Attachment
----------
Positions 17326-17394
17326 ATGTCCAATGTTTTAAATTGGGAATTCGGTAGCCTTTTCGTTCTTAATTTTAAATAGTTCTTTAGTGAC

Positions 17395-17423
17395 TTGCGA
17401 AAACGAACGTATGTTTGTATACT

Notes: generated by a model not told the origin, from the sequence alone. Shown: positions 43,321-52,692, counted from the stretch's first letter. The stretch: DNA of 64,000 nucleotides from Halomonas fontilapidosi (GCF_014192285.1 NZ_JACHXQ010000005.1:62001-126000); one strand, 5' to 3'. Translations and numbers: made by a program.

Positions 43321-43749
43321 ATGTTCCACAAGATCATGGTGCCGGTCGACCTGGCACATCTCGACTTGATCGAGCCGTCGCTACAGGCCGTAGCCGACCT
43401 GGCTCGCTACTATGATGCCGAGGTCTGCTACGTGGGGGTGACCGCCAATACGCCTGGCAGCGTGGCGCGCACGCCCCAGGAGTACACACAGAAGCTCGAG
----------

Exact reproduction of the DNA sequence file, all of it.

Positions 17326-17394
17326 ATGTCCAATGTTTTAAATTGGGAATTCGGTAGCCTTTTCGTTCTTAATTTTAAATAGTTCTTTAGTGAC

Positions 17395-17423
17395 TTGCGA
17401 AAACGAACGTATGTTTGTATACT

Notes: generated by a model not told the origin, from the sequence alone. Shown: positions 43,321-52,692, counted from the stretch's first letter. The stretch: DNA of 64,000 nucleotides from Halomonas fontilapidosi (GCF_014192285.1 NZ_JACHXQ010000005.1:62001-126000); one strand, 5' to 3'. Translations and numbers: made by a program.

Positions 43321-43749
43321 ATGTTCCACAAGATCATGGTGCCGGTCGACCTGGCACATCTCGACTTGATCGAGCCGTCGCTACAGGCCGTAGCCGACCT
43401 GGCTCGCTACTATGATGCCGAGGTCTGCTACGTGGGGGTGACCGCCAATACGCCTGGCAGCGTGGCGCGCACGCCCCAGGAGTACACACAGAAGCTCGAG